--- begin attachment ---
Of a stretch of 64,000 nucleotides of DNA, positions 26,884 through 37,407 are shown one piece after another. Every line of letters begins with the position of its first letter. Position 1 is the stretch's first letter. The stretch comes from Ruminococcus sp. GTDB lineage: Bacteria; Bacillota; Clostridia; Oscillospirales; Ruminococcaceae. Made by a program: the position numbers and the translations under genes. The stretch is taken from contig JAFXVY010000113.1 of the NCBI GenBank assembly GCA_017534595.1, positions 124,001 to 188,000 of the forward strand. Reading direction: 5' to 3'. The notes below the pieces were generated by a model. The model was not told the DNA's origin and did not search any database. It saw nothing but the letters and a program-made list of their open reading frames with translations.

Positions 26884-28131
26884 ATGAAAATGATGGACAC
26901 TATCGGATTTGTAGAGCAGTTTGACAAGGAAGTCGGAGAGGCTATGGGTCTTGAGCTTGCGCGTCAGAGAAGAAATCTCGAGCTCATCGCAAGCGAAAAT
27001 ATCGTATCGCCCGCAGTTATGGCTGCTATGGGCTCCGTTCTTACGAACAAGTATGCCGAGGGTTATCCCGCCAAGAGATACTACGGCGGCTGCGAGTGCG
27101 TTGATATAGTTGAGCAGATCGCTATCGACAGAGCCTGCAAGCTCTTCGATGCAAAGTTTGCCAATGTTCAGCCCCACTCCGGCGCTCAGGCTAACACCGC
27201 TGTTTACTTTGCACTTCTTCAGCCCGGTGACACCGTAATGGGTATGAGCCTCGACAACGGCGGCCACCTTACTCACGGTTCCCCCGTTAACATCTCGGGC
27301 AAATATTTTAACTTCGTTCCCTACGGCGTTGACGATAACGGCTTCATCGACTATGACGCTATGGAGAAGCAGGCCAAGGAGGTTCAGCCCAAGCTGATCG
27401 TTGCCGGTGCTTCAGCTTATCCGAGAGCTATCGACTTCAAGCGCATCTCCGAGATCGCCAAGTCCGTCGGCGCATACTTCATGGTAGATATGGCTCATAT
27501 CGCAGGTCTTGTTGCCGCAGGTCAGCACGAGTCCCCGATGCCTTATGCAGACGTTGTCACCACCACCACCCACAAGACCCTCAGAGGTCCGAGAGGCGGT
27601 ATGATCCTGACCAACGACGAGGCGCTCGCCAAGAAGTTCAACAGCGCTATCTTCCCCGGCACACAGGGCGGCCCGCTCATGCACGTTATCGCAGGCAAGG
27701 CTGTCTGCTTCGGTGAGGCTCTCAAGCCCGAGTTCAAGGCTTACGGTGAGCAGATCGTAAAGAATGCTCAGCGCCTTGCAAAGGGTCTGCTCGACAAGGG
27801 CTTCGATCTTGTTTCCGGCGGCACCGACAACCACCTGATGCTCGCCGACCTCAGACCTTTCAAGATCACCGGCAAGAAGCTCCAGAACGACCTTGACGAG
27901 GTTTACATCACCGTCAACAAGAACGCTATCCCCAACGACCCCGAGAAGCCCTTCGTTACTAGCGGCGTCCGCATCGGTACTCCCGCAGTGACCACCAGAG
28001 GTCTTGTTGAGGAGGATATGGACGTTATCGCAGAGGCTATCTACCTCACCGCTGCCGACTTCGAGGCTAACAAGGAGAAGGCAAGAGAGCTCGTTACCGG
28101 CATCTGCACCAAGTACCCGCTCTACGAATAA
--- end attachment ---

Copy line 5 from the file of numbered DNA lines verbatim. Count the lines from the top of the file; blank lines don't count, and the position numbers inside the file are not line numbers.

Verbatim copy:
27001 ATCGTATCGCCCGCAGTTATGGCTGCTATGGGCTCCGTTCTTACGAACAAGTATGCCGAGGGTTATCCCGCCAAGAGATACTACGGCGGCTGCGAGTGCG